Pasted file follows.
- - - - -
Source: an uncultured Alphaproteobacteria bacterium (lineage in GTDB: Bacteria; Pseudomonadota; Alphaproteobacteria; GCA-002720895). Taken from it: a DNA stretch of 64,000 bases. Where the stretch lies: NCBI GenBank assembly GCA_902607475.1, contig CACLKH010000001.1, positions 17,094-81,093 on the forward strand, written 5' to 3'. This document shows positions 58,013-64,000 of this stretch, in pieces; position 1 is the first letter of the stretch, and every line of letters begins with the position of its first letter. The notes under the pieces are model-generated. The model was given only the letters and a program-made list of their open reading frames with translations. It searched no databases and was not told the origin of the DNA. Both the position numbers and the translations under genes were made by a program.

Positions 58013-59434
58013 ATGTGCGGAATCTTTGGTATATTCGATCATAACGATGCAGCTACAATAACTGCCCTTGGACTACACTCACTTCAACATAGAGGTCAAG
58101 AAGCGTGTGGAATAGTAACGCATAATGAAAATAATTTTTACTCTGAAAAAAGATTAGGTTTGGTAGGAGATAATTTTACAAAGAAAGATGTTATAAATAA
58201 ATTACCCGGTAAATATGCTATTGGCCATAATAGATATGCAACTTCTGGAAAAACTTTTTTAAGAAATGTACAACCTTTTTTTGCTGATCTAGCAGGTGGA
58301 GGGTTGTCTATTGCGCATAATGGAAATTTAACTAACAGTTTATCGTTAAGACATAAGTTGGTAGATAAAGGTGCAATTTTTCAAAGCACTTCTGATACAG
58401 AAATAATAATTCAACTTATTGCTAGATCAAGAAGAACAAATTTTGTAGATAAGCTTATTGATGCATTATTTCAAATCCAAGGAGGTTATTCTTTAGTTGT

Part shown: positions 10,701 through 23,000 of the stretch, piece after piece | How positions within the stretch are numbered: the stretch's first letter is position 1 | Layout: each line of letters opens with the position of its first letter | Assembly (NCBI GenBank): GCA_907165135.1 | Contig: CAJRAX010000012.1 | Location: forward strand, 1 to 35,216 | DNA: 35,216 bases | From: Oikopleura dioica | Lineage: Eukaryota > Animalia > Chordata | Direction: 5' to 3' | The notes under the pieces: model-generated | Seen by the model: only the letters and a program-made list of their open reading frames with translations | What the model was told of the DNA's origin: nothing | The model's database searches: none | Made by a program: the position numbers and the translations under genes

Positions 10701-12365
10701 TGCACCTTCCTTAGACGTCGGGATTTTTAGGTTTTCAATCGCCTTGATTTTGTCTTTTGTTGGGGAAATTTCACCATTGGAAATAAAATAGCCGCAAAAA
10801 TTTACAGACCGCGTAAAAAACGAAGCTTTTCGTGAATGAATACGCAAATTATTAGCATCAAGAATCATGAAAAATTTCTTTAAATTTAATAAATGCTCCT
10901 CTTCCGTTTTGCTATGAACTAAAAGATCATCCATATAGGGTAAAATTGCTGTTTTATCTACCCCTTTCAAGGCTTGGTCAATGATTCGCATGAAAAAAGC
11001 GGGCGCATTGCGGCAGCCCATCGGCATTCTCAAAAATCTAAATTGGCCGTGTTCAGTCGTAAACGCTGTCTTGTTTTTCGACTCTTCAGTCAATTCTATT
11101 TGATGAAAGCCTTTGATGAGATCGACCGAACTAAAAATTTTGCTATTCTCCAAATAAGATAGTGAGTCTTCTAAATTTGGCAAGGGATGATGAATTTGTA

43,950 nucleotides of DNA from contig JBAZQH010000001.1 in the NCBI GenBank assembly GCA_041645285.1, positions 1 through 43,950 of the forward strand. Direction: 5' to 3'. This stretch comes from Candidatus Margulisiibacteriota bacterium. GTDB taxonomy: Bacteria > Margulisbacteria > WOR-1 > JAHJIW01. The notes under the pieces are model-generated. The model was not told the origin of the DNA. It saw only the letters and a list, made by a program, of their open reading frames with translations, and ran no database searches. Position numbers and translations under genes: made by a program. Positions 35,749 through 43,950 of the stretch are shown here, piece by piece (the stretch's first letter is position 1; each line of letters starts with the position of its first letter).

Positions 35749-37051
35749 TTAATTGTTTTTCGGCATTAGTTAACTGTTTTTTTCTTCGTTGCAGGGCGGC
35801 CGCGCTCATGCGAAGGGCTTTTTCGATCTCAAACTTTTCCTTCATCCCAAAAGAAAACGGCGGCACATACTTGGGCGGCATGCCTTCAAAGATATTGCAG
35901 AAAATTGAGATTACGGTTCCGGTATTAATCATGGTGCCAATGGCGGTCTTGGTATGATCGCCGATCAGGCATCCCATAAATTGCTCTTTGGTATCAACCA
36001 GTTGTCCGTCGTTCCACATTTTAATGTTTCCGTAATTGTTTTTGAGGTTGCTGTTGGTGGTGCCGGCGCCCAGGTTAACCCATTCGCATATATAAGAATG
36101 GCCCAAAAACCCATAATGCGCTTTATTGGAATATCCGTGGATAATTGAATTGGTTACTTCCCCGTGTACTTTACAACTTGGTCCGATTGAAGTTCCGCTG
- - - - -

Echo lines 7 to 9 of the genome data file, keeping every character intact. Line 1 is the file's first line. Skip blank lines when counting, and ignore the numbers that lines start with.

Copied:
58401 AAATAATAATTCAACTTATTGCTAGATCAAGAAGAACAAATTTTGTAGATAAGCTTATTGATGCATTATTTCAAATCCAAGGAGGTTATTCTTTAGTTGT

Part shown: positions 10,701 through 23,000 of the stretch, piece after piece | How positions within the stretch are numbered: the stretch's first letter is position 1 | Layout: each line of letters opens with the position of its first letter | Assembly (NCBI GenBank): GCA_907165135.1 | Contig: CAJRAX010000012.1 | Location: forward strand, 1 to 35,216 | DNA: 35,216 bases | From: Oikopleura dioica | Lineage: Eukaryota > Animalia > Chordata | Direction: 5' to 3' | The notes under the pieces: model-generated | Seen by the model: only the letters and a program-made list of their open reading frames with translations | What the model was told of the DNA's origin: nothing | The model's database searches: none | Made by a program: the position numbers and the translations under genes

Positions 10701-12365